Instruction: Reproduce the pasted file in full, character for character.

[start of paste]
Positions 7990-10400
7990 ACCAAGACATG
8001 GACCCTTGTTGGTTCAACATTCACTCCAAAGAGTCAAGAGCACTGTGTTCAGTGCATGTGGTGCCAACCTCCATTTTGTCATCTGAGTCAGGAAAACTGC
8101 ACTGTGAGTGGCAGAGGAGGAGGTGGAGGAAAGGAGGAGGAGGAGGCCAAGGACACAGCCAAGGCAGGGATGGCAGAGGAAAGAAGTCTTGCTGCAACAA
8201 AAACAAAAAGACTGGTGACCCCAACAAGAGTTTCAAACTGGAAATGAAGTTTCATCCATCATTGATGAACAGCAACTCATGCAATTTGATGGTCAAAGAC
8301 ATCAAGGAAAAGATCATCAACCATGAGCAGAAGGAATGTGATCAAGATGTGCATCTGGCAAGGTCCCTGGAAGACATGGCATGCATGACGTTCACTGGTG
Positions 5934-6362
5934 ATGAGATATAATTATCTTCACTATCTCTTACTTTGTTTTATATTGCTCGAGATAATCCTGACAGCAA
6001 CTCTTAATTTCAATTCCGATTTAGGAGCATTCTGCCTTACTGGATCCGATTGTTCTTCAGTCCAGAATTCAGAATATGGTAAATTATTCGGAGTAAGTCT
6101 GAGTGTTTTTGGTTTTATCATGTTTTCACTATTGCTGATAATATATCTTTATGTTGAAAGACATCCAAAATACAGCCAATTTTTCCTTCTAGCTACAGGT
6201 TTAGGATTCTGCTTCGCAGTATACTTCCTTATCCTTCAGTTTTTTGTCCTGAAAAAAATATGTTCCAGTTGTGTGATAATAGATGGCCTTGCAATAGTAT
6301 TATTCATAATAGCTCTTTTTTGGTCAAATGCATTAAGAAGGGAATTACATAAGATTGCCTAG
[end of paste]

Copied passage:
Positions 7990-10400
7990 ACCAAGACATG
8001 GACCCTTGTTGGTTCAACATTCACTCCAAAGAGTCAAGAGCACTGTGTTCAGTGCATGTGGTGCCAACCTCCATTTTGTCATCTGAGTCAGGAAAACTGC
8101 ACTGTGAGTGGCAGAGGAGGAGGTGGAGGAAAGGAGGAGGAGGAGGCCAAGGACACAGCCAAGGCAGGGATGGCAGAGGAAAGAAGTCTTGCTGCAACAA
8201 AAACAAAAAGACTGGTGACCCCAACAAGAGTTTCAAACTGGAAATGAAGTTTCATCCATCATTGATGAACAGCAACTCATGCAATTTGATGGTCAAAGAC
8301 ATCAAGGAAAAGATCATCAACCATGAGCAGAAGGAATGTGATCAAGATGTGCATCTGGCAAGGTCCCTGGAAGACATGGCATGCATGACGTTCACTGGTG
Positions 5934-6362
5934 ATGAGATATAATTATCTTCACTATCTCTTACTTTGTTTTATATTGCTCGAGATAATCCTGACAGCAA
6001 CTCTTAATTTCAATTCCGATTTAGGAGCATTCTGCCTTACTGGATCCGATTGTTCTTCAGTCCAGAATTCAGAATATGGTAAATTATTCGGAGTAAGTCT
6101 GAGTGTTTTTGGTTTTATCATGTTTTCACTATTGCTGATAATATATCTTTATGTTGAAAGACATCCAAAATACAGCCAATTTTTCCTTCTAGCTACAGGT
6201 TTAGGATTCTGCTTCGCAGTATACTTCCTTATCCTTCAGTTTTTTGTCCTGAAAAAAATATGTTCCAGTTGTGTGATAATAGATGGCCTTGCAATAGTAT
6301 TATTCATAATAGCTCTTTTTTGGTCAAATGCATTAAGAAGGGAATTACATAAGATTGCCTAG